Vayak’heil – Pikudei

by Naomi Olstein

March 13, 2021

As a people, we Jews have a ritual or a ceremony for practically everything. We are a punctilious people. (dictionary definition: careful and conscientious; meticulous attention to detail; showing great attention to detail). Where did we develop this character trait? One of the places is in this week’s parsha. Vayak’heil – Pikudei is a double portion that concludes the Book of Exodus. The paired Torah portions describe the building of the Tabernacle and the anointing of the priests. The parshiot primarily contain many verses of detailed plans and descriptions of rituals, some of which may be hard to visualize sitting in such a different world today.

The construction and use of the tabernacle as a symbol of the realization of Israelite peoplehood is a powerful model for us today.Rabbi Mordechai Yosef of Izbica, who lived in the 19th century, writes, “In the building of the Tabernacle…at first, each skilled individual did his/her own part of the construction, and it seemed to each one that his/her work was extraordinary. Afterwards, once they saw how their several contributions to the “service” of the Tabernacle were integrated — all the boards, all the sockets, all the curtains and all the loops fit together as if one person had done it all. Then they realized how each one of them had depended upon the other.” So too, today we each play an ongoing role in building and maintaining our own communities (like Sof Ma’arav). That service never ends.

Parsha Vayak’heil – Pikudei and the book of Exodus teach us about the power of community — of how important and how hard community building can be. While the patriarchs/matriarchs laid the foundation for Israel’s development, it isn’t until Moses and G-d reveal their relationship to the public that the Israelites begin to solidify as a people. Exodus follows the transformation from a Hebrew family to the Israelite people and nation. Exodus reminds us that for all the challenges of living as part of Am Yisrael, the people of Israel, it is not a static but rather a transformational force propelling us to the promise of a better world and of liberation for us all. Each Pesach, we look forward again to reading about leaving Mitzrayim and finding freedom. That will be here quite soon, in about 2 weeks (March 27).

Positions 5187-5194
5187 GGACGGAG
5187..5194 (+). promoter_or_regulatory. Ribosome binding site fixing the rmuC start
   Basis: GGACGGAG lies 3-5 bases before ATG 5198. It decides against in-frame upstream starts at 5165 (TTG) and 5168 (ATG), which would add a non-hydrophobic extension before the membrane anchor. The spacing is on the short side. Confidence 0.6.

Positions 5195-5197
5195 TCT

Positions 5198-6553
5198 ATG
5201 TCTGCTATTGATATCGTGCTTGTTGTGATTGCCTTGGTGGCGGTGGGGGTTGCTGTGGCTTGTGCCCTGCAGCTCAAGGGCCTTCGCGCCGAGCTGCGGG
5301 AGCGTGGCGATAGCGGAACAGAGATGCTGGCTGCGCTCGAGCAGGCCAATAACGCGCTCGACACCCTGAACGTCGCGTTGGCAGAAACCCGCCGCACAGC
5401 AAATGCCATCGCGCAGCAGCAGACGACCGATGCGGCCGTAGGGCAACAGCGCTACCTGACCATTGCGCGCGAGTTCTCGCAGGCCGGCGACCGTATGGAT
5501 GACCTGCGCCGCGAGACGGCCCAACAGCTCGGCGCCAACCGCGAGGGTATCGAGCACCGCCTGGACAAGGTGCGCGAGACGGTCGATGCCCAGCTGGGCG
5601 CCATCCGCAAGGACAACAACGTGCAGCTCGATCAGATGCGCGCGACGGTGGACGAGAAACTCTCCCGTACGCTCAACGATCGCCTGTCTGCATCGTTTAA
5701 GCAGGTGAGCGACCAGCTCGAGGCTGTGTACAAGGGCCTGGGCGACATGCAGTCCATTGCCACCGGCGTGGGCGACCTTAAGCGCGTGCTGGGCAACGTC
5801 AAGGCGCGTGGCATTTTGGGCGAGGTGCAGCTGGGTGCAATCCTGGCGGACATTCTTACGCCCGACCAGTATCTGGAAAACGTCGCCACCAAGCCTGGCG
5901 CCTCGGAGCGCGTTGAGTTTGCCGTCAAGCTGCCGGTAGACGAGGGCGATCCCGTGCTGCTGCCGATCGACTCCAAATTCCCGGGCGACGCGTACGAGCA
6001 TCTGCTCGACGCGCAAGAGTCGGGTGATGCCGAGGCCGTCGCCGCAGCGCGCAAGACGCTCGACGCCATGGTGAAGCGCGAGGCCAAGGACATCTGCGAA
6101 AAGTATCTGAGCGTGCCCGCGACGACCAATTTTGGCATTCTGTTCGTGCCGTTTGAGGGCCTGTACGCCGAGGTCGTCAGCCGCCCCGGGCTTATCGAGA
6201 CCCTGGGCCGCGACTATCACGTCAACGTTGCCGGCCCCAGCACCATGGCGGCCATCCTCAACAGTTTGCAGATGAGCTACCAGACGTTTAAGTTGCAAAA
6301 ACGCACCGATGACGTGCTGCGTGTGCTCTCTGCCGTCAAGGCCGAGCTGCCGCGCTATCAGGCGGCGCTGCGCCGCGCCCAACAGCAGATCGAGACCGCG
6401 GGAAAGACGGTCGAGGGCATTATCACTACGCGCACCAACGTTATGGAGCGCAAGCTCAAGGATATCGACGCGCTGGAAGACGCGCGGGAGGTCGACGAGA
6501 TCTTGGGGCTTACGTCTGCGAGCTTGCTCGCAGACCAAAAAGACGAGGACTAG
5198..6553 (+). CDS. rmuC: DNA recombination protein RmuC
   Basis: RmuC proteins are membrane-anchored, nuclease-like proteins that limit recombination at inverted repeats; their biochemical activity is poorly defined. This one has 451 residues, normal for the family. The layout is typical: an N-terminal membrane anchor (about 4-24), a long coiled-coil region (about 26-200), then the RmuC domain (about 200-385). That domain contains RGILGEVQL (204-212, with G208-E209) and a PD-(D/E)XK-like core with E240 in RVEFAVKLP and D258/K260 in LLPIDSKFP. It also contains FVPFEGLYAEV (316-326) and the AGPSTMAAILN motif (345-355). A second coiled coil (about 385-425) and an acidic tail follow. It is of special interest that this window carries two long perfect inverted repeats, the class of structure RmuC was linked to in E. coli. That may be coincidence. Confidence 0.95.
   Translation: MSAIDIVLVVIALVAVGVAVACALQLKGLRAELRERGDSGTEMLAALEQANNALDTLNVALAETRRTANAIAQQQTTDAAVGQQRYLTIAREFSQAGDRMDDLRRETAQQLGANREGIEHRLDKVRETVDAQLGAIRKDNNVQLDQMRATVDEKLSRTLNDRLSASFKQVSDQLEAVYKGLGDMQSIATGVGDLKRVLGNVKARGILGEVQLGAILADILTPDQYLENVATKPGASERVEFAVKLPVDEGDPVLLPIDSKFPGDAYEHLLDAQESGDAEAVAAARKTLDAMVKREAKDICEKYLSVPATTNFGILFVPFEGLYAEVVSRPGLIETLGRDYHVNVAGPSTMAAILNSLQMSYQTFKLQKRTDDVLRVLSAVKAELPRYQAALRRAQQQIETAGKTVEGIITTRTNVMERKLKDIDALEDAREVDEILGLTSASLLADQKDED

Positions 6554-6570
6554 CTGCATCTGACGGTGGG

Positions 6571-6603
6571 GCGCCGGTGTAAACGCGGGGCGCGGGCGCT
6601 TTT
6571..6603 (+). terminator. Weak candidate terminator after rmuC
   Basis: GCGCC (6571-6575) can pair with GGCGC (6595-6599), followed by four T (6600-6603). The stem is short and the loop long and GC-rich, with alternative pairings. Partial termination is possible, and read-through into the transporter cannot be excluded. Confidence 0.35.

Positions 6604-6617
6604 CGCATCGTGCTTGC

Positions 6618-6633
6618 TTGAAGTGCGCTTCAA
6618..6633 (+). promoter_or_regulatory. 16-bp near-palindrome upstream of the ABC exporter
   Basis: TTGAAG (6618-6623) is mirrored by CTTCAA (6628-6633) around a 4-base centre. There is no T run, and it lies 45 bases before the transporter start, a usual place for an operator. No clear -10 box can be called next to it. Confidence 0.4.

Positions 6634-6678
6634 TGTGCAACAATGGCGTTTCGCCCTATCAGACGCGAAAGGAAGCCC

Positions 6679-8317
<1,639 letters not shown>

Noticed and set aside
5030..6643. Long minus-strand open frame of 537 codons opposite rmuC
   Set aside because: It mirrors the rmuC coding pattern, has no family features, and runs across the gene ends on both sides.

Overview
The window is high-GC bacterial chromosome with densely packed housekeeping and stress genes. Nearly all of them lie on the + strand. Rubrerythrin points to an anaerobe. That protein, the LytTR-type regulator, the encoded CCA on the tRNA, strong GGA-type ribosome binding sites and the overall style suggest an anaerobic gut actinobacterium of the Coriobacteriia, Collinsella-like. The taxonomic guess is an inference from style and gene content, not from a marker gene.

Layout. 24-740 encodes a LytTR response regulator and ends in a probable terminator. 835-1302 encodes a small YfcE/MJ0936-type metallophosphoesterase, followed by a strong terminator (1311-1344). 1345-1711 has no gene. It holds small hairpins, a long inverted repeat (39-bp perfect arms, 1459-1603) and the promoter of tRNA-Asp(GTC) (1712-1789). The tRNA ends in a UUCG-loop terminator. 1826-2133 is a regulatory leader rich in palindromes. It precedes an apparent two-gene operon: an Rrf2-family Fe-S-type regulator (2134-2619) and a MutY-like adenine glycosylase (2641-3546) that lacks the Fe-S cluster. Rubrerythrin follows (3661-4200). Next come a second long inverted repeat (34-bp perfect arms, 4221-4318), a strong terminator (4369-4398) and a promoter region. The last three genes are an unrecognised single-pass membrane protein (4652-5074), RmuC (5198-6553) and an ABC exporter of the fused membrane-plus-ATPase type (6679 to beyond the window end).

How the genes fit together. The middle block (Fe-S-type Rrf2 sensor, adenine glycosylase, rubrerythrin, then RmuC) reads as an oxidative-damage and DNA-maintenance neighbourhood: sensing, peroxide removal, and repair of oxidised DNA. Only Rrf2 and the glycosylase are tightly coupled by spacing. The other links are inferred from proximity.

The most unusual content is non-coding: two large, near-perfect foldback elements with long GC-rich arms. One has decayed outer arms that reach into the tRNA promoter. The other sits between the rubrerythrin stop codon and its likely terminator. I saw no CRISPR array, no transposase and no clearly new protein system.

In preparation, I recommend consulting a compendium of delicious recipes and punctilious instructions for preparing for the holiday, called “THE when you live in HAWAIʻI you get very creative during PASSOVER COOKBOOK.” I’m not sure if there are any hard copies available for purchase. Maybe there might be digital copies in our future. I added some details to my copy that I borrowed from a book entitled “Is it Kosher?” After clearing all Chometz out of your home (next week), “Burn chometz and make the following declaration: ”All chometz and leaven in my domain which I have seen and which I have not seen, which I have destroyed and which I have not destroyed, of which I have knowledge and of which I have no knowledge, shall be nullified and hefker (renounced property) like the dust of the earth.”

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